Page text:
I’m not suggesting that you simply clone an existing idea. That could work, but competing with an established product with a mere clone would likely result in failure (unless other factors were involved); and, frankly, cloning an existing product isn’t much fun. You could, however, attack a weakness in another product, turning it into a strength in yours and creating an attractive variation that feeds on the popularity of the original product.
Playing to Your Strengths
Each of us has experience with certain tools, frameworks, APIs and projects. Go over your old projects and library of code, and think of how to build on that experience to create something new. This is how I created my own product, Binpress3, a discovery service and marketplace for source code.
Covering familiar ground by building on past experience instead of trying something completely new helps to eliminate some of the risk. Using old code libraries can save significant development time, thus reducing some financial risk. I’ve previously written about how to extract code from old projects4, the benefits of which seem especially relevant when you’re trying to reduce risk in a new software venture.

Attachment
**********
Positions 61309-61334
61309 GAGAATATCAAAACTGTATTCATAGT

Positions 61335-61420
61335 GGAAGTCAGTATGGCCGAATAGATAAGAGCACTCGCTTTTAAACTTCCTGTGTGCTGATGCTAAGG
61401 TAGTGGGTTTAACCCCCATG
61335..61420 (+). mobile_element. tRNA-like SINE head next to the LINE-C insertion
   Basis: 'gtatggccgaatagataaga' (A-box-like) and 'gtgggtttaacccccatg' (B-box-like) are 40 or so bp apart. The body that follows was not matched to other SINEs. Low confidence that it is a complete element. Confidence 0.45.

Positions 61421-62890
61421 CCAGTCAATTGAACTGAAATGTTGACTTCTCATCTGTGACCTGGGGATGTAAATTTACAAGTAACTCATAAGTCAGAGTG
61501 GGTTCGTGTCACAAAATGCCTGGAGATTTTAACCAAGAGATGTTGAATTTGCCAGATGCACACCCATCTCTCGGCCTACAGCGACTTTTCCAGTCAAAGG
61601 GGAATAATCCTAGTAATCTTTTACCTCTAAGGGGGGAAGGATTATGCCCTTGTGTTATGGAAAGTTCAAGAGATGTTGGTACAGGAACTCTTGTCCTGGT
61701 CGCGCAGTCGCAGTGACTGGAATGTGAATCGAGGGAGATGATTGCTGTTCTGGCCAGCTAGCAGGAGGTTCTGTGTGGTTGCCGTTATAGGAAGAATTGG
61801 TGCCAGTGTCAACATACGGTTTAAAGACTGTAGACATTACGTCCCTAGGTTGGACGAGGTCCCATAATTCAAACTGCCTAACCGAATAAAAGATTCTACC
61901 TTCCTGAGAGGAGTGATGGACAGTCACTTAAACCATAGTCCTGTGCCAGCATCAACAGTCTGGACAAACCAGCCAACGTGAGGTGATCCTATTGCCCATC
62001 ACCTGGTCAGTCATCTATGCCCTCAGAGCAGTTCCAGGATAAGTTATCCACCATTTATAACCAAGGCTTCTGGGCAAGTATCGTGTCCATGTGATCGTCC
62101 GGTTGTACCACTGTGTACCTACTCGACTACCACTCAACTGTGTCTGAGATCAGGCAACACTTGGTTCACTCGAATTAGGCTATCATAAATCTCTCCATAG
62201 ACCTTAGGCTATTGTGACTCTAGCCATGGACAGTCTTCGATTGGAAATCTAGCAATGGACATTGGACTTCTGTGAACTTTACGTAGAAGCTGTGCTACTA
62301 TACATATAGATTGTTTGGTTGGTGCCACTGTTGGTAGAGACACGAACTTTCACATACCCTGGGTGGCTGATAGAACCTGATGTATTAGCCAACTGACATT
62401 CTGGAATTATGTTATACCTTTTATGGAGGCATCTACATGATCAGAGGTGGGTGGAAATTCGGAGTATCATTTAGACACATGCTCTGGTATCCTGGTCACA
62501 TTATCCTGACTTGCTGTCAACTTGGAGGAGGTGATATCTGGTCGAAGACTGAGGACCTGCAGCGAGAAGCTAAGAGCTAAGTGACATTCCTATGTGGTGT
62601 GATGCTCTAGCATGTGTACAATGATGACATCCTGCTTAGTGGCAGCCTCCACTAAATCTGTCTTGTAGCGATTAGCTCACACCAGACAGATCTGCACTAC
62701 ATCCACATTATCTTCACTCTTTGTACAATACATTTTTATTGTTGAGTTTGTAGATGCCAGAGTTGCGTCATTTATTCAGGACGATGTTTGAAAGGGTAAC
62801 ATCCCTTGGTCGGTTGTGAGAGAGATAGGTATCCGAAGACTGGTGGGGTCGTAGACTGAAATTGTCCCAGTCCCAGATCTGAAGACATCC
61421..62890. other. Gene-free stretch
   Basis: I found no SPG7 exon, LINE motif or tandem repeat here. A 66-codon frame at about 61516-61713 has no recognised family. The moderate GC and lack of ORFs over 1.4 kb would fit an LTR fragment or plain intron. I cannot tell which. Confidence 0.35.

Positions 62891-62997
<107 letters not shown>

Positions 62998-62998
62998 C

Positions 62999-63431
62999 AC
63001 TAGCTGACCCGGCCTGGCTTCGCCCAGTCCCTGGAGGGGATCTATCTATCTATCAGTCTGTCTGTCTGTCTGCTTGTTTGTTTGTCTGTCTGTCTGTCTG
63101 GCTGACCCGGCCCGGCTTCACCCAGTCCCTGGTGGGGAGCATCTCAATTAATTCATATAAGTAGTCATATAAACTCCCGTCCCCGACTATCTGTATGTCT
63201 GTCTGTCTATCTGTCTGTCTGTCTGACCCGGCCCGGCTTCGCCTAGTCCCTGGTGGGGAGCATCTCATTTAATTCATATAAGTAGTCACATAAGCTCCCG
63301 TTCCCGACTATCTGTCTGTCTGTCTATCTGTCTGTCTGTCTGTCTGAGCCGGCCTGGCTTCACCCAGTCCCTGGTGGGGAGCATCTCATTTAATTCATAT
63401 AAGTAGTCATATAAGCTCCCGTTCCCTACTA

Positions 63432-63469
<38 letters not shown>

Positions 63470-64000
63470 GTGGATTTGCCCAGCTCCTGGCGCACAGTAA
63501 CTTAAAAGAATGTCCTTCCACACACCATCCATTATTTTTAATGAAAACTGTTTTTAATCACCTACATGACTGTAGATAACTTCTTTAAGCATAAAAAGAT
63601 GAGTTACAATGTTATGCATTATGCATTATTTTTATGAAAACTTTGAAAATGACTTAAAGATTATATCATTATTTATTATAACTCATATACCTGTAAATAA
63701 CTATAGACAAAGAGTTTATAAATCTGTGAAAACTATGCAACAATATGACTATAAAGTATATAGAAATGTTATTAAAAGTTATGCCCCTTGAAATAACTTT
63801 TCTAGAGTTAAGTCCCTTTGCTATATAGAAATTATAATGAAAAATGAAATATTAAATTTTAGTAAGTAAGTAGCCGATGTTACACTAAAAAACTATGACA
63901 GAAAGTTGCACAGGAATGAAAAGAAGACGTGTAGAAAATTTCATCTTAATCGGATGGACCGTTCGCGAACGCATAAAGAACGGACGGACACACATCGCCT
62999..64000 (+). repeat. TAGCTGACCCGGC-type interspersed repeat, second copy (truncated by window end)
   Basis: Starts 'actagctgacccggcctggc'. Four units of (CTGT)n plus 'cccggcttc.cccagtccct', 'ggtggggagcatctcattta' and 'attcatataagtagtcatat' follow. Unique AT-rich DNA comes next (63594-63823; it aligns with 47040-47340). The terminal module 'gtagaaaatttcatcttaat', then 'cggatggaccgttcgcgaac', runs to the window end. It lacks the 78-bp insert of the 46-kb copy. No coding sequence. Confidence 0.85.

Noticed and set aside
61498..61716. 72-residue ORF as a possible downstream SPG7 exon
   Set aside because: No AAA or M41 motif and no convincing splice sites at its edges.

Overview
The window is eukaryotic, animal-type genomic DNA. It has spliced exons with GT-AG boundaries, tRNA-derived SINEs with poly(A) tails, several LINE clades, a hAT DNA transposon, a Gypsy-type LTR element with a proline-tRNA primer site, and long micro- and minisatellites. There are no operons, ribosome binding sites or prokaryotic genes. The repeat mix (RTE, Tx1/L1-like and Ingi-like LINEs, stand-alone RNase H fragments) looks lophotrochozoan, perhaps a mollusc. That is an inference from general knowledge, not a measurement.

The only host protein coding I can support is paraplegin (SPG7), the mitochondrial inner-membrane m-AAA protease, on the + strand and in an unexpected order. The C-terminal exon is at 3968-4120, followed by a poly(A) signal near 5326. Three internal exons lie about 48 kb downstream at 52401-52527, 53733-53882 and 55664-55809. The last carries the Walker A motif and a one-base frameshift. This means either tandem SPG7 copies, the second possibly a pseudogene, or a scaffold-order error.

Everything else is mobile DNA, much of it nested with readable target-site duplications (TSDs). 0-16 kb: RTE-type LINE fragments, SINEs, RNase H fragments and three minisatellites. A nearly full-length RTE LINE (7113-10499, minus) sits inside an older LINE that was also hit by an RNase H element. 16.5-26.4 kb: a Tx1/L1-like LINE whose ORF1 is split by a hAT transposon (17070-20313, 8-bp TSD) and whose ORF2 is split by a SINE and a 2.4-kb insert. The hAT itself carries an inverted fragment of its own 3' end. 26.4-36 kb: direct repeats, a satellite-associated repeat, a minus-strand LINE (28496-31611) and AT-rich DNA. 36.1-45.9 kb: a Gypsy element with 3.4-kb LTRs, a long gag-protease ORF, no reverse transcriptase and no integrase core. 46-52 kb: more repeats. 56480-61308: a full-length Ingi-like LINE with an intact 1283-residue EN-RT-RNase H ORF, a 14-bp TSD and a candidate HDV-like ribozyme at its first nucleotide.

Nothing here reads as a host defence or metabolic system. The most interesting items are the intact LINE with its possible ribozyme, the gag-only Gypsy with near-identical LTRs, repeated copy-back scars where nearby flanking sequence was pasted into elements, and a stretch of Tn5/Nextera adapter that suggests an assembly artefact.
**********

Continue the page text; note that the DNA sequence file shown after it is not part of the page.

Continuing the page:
Taking Notes for Later
You’ve probably had many small a-ha moments, when you identified a missing feature in a software product. I have those all the time, when I think “If only this had feature x” or “This junk just doesn’t do what it’s supposed to do.” Each discovery is an idea for a potential product.
Such ideas pop up and then disappear from our memory. If only we take note, one of these minor revelations could turn into an action item. It’s all about discipline. The next time you have such a thought, write it down somewhere you’ll find later. Going over these notes in a few weeks or months could lead to your next breakthrough.
Assessing The Market
By now you have a few product ideas. But how do you know which is your best bet? A few parameters will affect your choice of which idea to develop. And this information will be useful if you ever want investors to support your product financially.
Market Size and Addressable Market
The bigger the market, the higher the potential payoff. Because you will likely be putting in the same amount of effort and time regardless of market size, targeting a big market makes more sense.
There are two common ways to calculate this number: top down and bottom up. In the top-down approach, you start with the total size of the market, and then filter down to your target audience. For example, you could start with the total amount of revenue generated for online t-shirt sales, and then multiply it by the fraction of the market that you intend to capture (let’s say, biker-themed t-shirts).
In the bottom-up approach, you calculate the addressable market size by developing a formula that calculates profit based on your business model. For example, if your model is subscription-based, then multiplying the amount that you intend to charge by the number of people in your target audience will give you your total addressable market.